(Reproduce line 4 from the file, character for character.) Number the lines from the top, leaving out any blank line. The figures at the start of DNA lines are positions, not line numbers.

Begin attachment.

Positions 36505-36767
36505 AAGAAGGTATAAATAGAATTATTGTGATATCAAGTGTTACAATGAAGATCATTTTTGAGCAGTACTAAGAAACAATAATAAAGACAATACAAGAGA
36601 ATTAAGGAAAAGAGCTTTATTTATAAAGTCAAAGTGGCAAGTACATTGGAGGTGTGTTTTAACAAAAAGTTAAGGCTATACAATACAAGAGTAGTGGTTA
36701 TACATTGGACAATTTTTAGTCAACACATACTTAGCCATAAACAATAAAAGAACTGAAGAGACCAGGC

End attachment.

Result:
36701 TACATTGGACAATTTTTAGTCAACACATACTTAGCCATAAACAATAAAAGAACTGAAGAGACCAGGC